UNIVERSITY of GLASGOW

The Corresponence of James McNeil Whistler
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Documents associated with: art theory
Record 16 of 27

System Number: 00263
Date: 19 September 1886
Author: Wyke Bayliss[1]
Place: London
Recipient: Walter Dowdeswell[2]
Place: [London]
Repository: Glasgow University Library
Call Number: MS Whistler B38
Document Type: ALS


7 North Road
Clapham Park

Sept 19. 86

Dear Mr Walter Dowdeswell

My reference to caligraphy [sic] was only an illustration, by the reductio ad absurdum, of what I conceive to be the drift of your argument when you say "however high the aim of the picture, however pathetic, or noble, or grand the idea, if it is painted badly throw it behind the fire" -

Of course it all turns on the meaning we attach to words such as "Art" "poetry" "painting" & the like -

You may take "Art" as the comprehensive term, and [p. 2] painting, poetry, sculpture &c & as the various modes of expression: the poet, painter, sculptor & musician all being artists, or you may take poetry as the universal term, & take painting, versification, sculpture, music &c &c as the various modes of expression - perhaps we differed in our use of some of the terms we used - I took art as the generic term, and I think that you must have taken "poetry"

Now just look at the following table & see if I am not justified in the comparison

[p. 3]

The POET embodies his idea in a The PAINTER embodies his idea in a
POEM which may be a picture PICTURE which may be a poem.
he uses RHYMES & WORDS. he uses FORM & COLOUR
the words may be uncouth, ex gr[3] "Ef you take a sword & drawer it And go stick a fellow threw Gov'nment's not to answer fur it God'll send the bill to you"! these may be illdrawn as for instance the glorious mosaics of St Mark's, or the sculptures of "Chartres" -
but the sublime con- ception of individual responsibility remains & it is true poetry, a real poem but the sublime conception of faith & adoration remains and it is true art, a real picture
To question the choice of words is minor criticism To question the ac- curacy of drawing is minor criticism -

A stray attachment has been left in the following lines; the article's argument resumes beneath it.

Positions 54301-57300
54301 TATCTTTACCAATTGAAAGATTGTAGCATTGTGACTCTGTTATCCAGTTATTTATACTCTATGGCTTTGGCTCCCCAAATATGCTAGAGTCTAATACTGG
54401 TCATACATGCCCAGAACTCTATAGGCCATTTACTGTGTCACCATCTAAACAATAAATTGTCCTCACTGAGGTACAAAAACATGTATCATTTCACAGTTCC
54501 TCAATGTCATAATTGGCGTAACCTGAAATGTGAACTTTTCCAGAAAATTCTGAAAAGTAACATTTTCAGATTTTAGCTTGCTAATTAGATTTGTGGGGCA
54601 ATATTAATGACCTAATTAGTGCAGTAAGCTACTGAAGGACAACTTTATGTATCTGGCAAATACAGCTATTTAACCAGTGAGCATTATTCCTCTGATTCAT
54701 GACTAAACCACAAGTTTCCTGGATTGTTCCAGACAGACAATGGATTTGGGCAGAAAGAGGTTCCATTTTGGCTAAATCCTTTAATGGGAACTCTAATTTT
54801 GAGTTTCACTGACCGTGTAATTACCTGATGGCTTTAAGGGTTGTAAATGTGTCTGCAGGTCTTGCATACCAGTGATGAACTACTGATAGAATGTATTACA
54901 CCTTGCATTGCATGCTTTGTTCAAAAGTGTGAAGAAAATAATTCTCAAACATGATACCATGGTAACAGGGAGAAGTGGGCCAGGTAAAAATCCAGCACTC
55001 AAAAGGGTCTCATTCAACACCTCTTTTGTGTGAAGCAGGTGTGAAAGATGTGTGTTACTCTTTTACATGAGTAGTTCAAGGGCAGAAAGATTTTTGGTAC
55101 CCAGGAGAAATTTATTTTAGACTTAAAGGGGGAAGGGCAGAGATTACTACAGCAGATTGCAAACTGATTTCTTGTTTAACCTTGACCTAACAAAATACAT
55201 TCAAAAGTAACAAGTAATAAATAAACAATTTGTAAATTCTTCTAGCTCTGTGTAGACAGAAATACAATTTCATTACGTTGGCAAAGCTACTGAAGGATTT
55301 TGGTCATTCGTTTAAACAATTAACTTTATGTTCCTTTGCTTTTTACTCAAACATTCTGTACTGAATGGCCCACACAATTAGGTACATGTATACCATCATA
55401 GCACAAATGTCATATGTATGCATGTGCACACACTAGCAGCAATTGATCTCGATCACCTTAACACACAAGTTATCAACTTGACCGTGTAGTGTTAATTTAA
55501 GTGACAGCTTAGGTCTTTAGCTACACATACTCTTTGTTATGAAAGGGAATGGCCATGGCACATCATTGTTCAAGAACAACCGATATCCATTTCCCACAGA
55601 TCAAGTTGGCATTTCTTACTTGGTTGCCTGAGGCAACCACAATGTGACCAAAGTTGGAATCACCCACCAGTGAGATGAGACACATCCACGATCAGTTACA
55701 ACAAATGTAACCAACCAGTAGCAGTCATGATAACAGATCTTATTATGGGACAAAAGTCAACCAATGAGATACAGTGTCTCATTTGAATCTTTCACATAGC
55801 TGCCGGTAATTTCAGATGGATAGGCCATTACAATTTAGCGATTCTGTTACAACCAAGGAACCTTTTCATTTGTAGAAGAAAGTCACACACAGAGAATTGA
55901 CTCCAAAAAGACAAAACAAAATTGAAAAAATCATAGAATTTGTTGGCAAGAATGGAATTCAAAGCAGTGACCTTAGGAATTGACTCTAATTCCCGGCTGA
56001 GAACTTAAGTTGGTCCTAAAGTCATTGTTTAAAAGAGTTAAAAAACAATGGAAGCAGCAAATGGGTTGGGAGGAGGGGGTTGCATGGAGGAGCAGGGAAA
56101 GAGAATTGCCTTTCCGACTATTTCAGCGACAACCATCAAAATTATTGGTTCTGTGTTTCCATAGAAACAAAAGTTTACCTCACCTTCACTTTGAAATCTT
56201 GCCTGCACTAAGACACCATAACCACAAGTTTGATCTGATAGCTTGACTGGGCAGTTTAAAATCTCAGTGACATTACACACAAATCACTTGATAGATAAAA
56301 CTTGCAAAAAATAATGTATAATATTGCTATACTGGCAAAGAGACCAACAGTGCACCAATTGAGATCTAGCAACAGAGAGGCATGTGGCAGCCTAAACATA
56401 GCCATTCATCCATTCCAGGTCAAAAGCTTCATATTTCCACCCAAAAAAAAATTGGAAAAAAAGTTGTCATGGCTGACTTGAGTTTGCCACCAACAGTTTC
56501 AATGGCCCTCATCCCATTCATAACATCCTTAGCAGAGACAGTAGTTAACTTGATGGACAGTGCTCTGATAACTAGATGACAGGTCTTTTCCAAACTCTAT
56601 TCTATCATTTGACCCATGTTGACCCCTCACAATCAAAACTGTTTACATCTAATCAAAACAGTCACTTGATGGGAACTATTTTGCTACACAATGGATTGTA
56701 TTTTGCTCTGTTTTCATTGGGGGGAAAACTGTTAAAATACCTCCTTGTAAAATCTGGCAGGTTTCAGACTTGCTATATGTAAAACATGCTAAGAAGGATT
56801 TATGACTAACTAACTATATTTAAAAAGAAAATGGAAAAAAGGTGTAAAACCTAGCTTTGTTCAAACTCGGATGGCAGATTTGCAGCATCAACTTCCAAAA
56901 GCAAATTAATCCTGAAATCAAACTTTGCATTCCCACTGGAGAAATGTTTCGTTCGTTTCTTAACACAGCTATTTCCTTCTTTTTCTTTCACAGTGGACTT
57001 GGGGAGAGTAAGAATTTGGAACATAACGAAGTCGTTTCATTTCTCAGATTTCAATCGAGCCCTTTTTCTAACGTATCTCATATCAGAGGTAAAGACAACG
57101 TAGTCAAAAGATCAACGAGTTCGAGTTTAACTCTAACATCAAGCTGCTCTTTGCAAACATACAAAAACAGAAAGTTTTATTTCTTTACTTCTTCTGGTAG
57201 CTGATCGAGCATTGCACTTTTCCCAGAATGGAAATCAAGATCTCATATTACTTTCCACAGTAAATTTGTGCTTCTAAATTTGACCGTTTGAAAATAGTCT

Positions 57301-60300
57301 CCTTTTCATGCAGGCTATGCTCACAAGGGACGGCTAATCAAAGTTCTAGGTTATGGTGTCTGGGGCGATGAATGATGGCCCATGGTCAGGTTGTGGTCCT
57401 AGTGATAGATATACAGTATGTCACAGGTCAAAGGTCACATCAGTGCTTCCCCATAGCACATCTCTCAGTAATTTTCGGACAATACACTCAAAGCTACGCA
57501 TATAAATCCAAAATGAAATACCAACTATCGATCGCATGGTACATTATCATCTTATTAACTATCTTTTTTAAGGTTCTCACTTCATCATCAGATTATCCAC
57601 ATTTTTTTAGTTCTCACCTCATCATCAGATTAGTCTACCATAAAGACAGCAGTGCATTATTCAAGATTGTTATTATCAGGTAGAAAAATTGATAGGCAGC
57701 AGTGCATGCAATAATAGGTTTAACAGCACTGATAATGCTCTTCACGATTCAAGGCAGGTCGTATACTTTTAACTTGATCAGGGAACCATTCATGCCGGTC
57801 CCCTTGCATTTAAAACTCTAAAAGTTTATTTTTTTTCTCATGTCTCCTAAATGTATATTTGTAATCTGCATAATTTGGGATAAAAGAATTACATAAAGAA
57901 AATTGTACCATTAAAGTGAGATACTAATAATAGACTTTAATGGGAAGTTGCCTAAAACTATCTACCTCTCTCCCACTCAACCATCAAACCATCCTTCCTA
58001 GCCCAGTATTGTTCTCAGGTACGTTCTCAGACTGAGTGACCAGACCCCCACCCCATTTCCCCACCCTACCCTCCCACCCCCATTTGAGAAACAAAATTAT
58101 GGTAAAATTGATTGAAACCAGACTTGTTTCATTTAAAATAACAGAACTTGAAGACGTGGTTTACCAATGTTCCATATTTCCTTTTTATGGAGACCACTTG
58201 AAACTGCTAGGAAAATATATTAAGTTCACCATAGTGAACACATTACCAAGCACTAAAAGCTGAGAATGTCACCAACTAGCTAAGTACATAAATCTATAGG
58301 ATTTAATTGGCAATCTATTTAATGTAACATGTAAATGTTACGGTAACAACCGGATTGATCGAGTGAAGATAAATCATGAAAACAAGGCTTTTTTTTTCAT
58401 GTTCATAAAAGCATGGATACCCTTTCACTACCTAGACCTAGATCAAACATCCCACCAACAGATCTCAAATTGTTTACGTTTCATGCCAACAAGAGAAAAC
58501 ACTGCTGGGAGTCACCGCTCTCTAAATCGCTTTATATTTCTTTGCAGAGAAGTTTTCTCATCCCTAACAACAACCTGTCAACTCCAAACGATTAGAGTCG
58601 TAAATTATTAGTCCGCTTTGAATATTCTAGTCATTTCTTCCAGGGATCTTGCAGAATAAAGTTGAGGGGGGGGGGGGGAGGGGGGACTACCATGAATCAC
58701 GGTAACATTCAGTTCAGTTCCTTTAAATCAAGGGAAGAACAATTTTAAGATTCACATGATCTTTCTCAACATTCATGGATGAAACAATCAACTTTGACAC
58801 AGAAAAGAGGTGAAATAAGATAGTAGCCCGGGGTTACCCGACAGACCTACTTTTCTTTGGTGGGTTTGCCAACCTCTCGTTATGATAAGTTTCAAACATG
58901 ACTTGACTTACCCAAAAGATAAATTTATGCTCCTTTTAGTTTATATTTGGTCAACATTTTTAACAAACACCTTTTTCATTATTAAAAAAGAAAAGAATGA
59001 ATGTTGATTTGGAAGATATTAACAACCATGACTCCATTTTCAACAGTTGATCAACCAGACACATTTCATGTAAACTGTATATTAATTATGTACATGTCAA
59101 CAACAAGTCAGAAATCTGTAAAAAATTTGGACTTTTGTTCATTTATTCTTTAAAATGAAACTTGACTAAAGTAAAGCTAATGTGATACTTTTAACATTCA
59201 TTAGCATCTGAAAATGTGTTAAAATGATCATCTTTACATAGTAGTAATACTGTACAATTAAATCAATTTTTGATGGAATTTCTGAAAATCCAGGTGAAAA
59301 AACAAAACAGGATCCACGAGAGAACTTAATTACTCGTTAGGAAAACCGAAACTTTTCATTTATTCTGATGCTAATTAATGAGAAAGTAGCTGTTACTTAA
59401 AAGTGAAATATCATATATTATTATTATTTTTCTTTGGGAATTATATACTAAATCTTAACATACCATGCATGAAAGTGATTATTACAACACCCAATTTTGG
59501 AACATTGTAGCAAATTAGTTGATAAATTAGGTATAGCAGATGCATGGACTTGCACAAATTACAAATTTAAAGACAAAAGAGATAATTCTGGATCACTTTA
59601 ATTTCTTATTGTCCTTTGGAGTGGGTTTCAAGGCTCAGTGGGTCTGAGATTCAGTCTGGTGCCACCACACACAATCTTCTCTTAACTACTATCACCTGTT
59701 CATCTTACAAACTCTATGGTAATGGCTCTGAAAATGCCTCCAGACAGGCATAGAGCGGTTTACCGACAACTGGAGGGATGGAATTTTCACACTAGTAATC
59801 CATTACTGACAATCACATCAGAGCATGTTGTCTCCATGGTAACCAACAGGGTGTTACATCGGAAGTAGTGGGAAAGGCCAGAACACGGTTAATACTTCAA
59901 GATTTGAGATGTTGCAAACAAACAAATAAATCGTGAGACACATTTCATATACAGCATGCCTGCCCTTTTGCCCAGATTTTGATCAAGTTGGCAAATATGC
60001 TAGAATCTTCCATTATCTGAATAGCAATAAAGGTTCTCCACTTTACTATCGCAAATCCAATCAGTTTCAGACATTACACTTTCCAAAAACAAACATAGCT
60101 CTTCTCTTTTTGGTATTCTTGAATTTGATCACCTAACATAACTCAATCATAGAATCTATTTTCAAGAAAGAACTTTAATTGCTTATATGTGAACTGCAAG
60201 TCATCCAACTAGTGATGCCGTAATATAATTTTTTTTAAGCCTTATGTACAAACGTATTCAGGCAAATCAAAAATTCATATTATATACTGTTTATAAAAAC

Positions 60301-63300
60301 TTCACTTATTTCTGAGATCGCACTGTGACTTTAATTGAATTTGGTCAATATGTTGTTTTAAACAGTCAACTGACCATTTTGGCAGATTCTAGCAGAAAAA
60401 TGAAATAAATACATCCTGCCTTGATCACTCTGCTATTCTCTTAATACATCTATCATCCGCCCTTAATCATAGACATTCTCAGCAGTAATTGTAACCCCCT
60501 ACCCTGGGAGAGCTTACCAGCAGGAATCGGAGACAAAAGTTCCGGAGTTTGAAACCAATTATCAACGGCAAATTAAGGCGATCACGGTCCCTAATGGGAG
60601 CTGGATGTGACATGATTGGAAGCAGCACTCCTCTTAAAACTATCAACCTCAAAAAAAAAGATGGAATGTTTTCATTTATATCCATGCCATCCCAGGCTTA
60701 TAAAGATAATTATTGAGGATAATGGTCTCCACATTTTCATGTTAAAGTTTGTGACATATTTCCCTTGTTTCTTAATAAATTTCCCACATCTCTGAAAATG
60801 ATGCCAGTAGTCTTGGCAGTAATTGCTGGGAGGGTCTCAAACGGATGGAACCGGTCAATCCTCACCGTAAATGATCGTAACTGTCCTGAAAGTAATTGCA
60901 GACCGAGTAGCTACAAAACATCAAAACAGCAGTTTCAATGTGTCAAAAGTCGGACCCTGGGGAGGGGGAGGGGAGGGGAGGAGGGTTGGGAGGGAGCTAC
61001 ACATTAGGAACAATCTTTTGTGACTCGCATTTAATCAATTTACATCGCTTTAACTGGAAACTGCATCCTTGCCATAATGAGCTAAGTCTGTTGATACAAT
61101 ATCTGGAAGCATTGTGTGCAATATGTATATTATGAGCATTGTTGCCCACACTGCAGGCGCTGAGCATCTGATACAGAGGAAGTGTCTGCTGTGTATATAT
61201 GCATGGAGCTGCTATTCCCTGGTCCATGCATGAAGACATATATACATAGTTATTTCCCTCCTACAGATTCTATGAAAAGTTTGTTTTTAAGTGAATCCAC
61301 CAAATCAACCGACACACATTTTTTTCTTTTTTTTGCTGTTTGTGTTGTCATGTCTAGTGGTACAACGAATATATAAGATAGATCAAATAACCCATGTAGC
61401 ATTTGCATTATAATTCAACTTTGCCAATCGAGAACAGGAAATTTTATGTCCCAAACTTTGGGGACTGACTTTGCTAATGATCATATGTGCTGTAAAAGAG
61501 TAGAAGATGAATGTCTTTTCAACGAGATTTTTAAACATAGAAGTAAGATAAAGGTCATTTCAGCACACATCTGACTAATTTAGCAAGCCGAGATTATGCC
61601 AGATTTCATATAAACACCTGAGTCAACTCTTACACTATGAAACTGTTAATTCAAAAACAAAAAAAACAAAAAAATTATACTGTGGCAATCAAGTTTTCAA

To make the caligraphy [sic] or spelling the final test is absurdly missing the "higher life" - To make the brush- work or manipulation the final test is absurdly missing the higher life -

 

[p. 4] I have written a great deal upon the subject and have now a volume nearly ready for the press: May I ask you to read a few pages of the "Higher Life in Art[4] -" I think you have a copy of the book - please read particularly the chapter "Art for Art's Sake" page 38. If you would glance through the argument that leads up to it you would see my position all the more clearly - Please note particularly the passages I put in italics. I do [p. 5] not like to ask you to read too much - but if you see my argument & and do not mind the trouble of following it, you will find it developed further on pages 45 to 57 - and again in the chapters on Dualism in Art & the Alter Ego,

I would almost stake my whole argument on one single passage on page 148 "if a painter cannot paint love, he has no right to paint a woman with a baby at her breast"- you see my idea of the "Higher [p. 6] life["] goes in a different direction to that which you claim - It may exist & be expressed with a stammering tongue by the poet, or with imperfect execution by the painter - A man may be a splendid painter, & never reach it - he may be more than a painter, he may be a grainer & never reach it - I should like to see a symphony in buff[5] [p. 7] or a discord in a bottle green & claret that expressed love - or even Faith or Hope the lesser of the three -[6]

When shall we have another chat - I am always at home in an evening -

Ever yours faithfully

Wyke Bayliss


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Notes:

1.  Wyke Bayliss
Wyke Bayliss (1835-1906), painter and architect [more]. It is interesting that Dowdeswell sent this letter on to JW, although presumably it was meant to be private.

2.  Walter Dowdeswell
Charles William Dowdeswell (1832-1915), art dealer [more].

3.  ex gr
Lat.: exemplo gratia (usually abbreviated to e. g.)

4.  Higher Life in Art
W. Bayliss, The Higher Life in Art, with a Chapter of Hobgoblins by Great Masters, London, 1879.

5.  symphony in buff
A jibe at the titles of JW's paintings.

6.  the lesser of the three
'And now abideth faith, hope, charity, these three; but the greatest of these is charity, '1 Cor. 13.13.